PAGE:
I suppose Aronofsky also wants us to consider the depravity of those who give themselves to an art that gives so little in return. The rewards, The Black Swan suggests, are fleeting, ephemeral evenings of triumph and applause, which fades too quickly as ballet dancers inevitably age. As my film-going companion, Stacy, pointed out, adoring fans are faceless and strangely unrepresented in the film. Nina peeks out at the audience before she performs, but it’s really the adoration of her colleagues that she craves and finally achieves when they surround her fallen body at the film’s end.

Aronofsky indicts the cruelty through which Thomas realizes his vision of Swan Lake by manipulating the already unstable Nina, but the writer-director’s camera also enjoys a bit too much how the story makes Nina suffer, and happily represents her as a martyr to her art.

Thriller conventions bring The Black Swan its rather perverse excitement, as Aronofsky keeps the viewer off balance, like Nina, through quick confusing cuts to a murky woman who keeps turning up in the troubled young woman’s fantasy/reality. When Nina’s masturbating, following Thomas’s instructions to “loosen up,” nearly at climax she turns her head and sees another woman sitting on the chair in her bedroom, watching her. The cut happens so quickly, it’s not clear if the woman is Erica, the mother, or another young woman whose face and figure recurs in Nina’s dreams/fantasies, who may or may not be a younger Erica or some other Nina-style doppelganger. I kept expecting some previous trauma that would explain Nina’s insanity, but Aronofsky never delivers a back-story to illuminate her strange psychology. That choice heightens the film’s suggestion that it’s her single-minded dedication to art—encouraged by her similarly obsessed mother—that’s driven Nina mad.

Barbara Hershey is convincing as the over-bearing, bitter mother who watches her daughter achieve the career she always wanted. Erica lives through Nina and resents her deeply, calling incessantly on Nina’s cellphone, which displays “MOM” in insistent capital letters as the phone bleats plaintively. Erica doesn’t seem to be employed, but instead sits alone in a small room in their apartment (how these two afford a three-bedroom flat in Manhattan is never explained), creating Munch-like paintings of her own (or is it Nina’s?) face, images that seem to scream and follow Nina with their eyes when she peeks into the room. Erica and Nina’s bond is both incestuous and ambivalent, as they’re attracted and repulsed by everything they mean to one another.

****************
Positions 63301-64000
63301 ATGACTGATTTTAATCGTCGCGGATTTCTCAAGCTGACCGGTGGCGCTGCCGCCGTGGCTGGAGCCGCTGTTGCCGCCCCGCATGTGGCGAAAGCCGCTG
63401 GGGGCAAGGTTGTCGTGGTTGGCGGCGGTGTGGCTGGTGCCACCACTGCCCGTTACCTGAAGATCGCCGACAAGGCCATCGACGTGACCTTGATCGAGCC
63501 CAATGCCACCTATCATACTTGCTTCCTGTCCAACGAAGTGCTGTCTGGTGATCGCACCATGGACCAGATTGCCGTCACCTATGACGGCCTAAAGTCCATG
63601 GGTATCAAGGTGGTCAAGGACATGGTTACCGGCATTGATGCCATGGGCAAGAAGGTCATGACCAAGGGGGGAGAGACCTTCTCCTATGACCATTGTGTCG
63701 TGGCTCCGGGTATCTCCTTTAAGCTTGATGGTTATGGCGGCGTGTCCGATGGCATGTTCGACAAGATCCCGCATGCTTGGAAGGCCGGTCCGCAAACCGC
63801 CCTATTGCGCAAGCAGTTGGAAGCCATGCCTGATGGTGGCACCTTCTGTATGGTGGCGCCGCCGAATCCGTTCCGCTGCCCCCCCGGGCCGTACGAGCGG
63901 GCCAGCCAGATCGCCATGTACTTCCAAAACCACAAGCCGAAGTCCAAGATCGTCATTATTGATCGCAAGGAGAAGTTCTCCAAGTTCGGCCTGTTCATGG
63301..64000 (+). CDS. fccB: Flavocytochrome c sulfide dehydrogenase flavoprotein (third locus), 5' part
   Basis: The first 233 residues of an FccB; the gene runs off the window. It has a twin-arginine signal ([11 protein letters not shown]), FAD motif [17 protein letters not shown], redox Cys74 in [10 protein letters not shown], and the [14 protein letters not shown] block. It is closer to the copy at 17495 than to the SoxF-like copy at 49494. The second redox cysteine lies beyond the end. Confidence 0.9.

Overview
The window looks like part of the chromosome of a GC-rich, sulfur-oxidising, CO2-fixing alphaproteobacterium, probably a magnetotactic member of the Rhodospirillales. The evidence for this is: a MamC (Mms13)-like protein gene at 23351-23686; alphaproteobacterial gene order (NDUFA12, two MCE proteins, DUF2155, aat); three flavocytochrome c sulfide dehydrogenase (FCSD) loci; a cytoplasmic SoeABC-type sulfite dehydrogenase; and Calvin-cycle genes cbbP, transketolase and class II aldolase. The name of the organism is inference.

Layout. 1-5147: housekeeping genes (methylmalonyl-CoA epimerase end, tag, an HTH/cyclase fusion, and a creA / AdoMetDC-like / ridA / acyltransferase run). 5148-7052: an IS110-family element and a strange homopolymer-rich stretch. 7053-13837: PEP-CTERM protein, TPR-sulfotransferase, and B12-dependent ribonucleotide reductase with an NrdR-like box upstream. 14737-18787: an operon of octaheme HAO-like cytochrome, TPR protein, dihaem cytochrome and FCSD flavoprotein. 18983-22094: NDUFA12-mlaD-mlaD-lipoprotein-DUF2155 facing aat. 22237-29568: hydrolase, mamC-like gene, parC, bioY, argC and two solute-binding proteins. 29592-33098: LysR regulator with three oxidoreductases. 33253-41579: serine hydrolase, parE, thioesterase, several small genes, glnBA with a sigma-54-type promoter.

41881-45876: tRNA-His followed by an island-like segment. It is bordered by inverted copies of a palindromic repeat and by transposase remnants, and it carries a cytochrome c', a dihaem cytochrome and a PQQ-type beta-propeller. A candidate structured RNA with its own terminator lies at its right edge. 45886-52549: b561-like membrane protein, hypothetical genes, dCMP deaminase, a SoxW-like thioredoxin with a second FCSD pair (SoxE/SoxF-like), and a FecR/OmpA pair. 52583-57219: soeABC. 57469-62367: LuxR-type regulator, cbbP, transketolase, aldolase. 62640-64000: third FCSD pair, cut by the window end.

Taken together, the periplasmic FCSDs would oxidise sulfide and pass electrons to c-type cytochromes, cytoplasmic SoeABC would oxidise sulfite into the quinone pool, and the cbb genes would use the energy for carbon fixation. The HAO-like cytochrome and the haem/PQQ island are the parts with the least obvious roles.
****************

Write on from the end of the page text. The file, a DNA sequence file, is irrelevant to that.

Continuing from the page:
Nina’s fantasy hook-up with Lily also seems to sublimate her strange push-pull relationship with Erica, while at the same time, to represent the entirely incestuous, homosocial, female-dominated world of ballet. Strangely, though, it’s also a heterosexual world, in Aronofsky’s conception. Lily enflames Nina’s jealousy during a performance when she flirts with the callous guy who’s dancing the white swan’s romantic object. The only obvious gay man in this world is the accompanist, who finally slams the lid on his piano after hours of solo rehearsing with Nina, telling her superciliously that he has a life (she, clearly, doesn’t) and leaving her in the dark as the building’s lights shut down.

What, finally, to make of The Black Swan? Aronofsky has created an absorbing, if sometimes repellent, Grand Guignol of a film about artistic cruelty and excess, one that might be laughable if the leading performances (Portman, Kunis, Cassel, and Hershey, especially) weren’t so heart-felt, layered, and persuasive. Portman’s shattered poise, shaky vulnerability, masterful artistry, and desperate desire for both success and real connection make Nina a character who’s difficult to wrest your eyes from. Even as Aronofsky dismantles the foundation of her world and her sanity, and keeps the viewer equally unable to distinguish fantasy from reality, Portman holds us squarely on Nina’s side, hoping she’ll be victorious against all the forces lined up against her.

Too bad that Nina’s victory requires a self-mutilation so extreme, she can only succeed by succumbing to her own death. That’s a message that’s not good for the girls.

The Feminist Spectator